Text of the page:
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Saturday, February 04, 2012

Edward D Radin

Edward David Radin was an American criminologist and journalist, described by Lillian de la Torre in the New York Times Book Review in 1961 as "the soundest crime expert of our generation."

Born in New York on 28 April 1909, Radin was the third child of two Russian Jewish immigrants, Philip Radin and his wife Ida. Both parents had immigrated to the USA, where Philip became a naturalized citizen in 1901. Philip was a tailor who owned a shop at the time of his son's birth, and later ran a stationer's shop.

Radin grew up in Brooklyn and Queens and graduated from New York University in 1932. He worked as a reporter for the Long Island Press, covering a broad range of subjects, from crime to education. He began freelancing articles on crime for detective magazines in 1936 and was able to give up newspaper work in 1941. His articles appeared in Saturday Evening Post, Esquire, Cosmopolitan, Ellery Queen's Mystery Magazine, Coronet, the New York Times and many other journals. He edited Detective, a true-crime magazine, and wrote syndicated material for King Features Syndicate.

His first book, 12 Against the Law, was a study of twelve murder cases that he had covered as a journalist and earned Radin his first Edgar award from the Mystery Writers of America for his crime writing in 1948; the follow-up, 12 Against Crime, won the award three years later. Radin was one of the founders of the MWA; he became treasurer in 1949 and was president in 1964.

Radin's best known book was Lizzie Borden: The Untold Story, a study of the famous murder case of 1892. Borden was acquitted of the murder of her father and stepmother with an axe but many of the writers who subsequently took an interest in the case were convinced of her guilt; Radin argued persuasively that Borden was indeed not guilty and the murders were committed by the maid, Bridget Sullivan.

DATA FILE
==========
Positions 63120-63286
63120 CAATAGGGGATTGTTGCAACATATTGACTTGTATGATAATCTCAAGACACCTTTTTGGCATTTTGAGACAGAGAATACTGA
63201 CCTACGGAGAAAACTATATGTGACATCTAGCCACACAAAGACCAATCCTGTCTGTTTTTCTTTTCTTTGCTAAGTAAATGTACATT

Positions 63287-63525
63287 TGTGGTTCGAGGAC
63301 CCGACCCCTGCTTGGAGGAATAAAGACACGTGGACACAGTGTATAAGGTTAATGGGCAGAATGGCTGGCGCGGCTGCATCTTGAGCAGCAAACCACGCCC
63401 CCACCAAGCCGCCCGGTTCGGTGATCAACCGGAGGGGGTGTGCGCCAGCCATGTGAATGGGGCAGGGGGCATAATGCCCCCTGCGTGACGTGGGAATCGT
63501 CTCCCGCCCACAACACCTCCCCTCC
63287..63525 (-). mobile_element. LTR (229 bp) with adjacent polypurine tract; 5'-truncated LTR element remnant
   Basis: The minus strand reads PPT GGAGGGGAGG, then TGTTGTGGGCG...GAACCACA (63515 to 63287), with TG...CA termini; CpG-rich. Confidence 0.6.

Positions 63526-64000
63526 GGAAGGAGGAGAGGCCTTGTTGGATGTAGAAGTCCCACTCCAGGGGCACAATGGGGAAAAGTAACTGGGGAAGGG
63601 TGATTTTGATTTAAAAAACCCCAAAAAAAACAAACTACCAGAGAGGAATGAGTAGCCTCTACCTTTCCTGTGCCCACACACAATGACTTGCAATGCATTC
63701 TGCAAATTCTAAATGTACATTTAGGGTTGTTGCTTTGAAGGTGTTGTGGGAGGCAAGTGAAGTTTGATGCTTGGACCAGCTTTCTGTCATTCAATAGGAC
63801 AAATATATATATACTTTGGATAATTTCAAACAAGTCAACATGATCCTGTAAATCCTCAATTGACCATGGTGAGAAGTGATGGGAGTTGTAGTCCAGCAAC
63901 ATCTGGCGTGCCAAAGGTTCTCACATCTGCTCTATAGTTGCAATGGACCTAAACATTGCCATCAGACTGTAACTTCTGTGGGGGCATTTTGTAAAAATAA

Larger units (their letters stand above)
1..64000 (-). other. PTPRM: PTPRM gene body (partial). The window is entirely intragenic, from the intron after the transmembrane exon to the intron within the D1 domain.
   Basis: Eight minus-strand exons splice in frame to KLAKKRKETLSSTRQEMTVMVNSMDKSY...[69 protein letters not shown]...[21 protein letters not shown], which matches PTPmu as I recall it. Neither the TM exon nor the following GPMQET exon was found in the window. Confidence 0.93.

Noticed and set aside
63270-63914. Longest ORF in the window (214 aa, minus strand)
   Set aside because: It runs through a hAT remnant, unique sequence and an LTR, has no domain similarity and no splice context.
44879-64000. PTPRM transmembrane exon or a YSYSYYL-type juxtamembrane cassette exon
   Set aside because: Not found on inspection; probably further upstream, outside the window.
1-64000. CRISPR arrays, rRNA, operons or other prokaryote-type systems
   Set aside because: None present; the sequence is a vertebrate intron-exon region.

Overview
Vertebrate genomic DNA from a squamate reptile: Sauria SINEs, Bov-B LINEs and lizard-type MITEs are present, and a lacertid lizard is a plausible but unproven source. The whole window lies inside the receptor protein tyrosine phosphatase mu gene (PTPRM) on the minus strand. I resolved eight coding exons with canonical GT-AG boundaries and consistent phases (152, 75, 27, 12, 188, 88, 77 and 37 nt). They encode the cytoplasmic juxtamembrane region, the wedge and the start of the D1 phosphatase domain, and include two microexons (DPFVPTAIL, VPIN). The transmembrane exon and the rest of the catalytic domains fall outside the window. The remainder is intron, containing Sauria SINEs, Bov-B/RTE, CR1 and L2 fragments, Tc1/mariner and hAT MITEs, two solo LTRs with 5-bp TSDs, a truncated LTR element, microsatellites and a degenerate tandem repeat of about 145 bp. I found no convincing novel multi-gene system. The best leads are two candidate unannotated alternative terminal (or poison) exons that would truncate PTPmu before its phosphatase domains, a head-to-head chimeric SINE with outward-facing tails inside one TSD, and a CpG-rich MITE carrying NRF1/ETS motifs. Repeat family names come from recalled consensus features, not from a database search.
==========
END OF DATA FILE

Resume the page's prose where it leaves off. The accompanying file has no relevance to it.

Some of Radin's work was adapted for television, including episodes of Suspense ("For the Love of Randi", about a nurse accused of murder) and Studio One ("Waterfront Boss", based on the exploits of John 'Cockeye' Dunn, executed in 1949).

Radin, who lived in Glen Cove, Nassau County, New York, died of cancer at the Community Hospital on 28 March 1966, aged 56. He was survived by his wife, Beatrice Hollander, and two daughters, Victoria and Alice.

12 Against the Law. New York, Duell, Sloan & Pearce, Sep 1946; London, William Heinemann, 1950.
12 Against Crime. New York, Putnam, May 1950.
Headline Crimes of the Year. Boston, Little, Brown, Jan 1952.
Beyond the Law. New York, Popular Library, Jul 1953.
Crimes of Passion. New York, Putnam, Sep 1953; London, Strato Publications, 1957.
Web of Passion. New York, Popular Library, Jun 1955.
The Deadly Reasons. New York, Popular Library, Jun 1958.
Lizzie Borden: The Untold Story. New York, Simon & Schuster, Jun 1961; London, Victor Gollancz, 1961.
It's Time to Tell by George P. LeBrun, as told to Edward D. Radin. New York, Morrow, Jul 1962.
The Big Wheel: Monte Carlo's Opulent Century, with George W. Herald. New York, Morrow, May 1963; London, Robert Hale, 1965.
The Innocents. New York, Morrow, Sep 1964.

Others (as editor)
Masters of Mayhem: The 1965 Mystery Writers of America Anthology. New York, Morrow, Oct 1965.

Note: The cover for our column header was a reprint from Avon 558 (1954)... but if you look closely, you'll see that the gun has been edited out from the original appearance. Or has it? The raised hand looks so clunky that I'm wondering whether the original painting was of a fist and the gun was added by Avon.


Laura Hollander said...

hmm are you sure he was survived by Beatrice Hollandet? its actually Hollander. :)

Steve said...

Well spotted - and now corrected!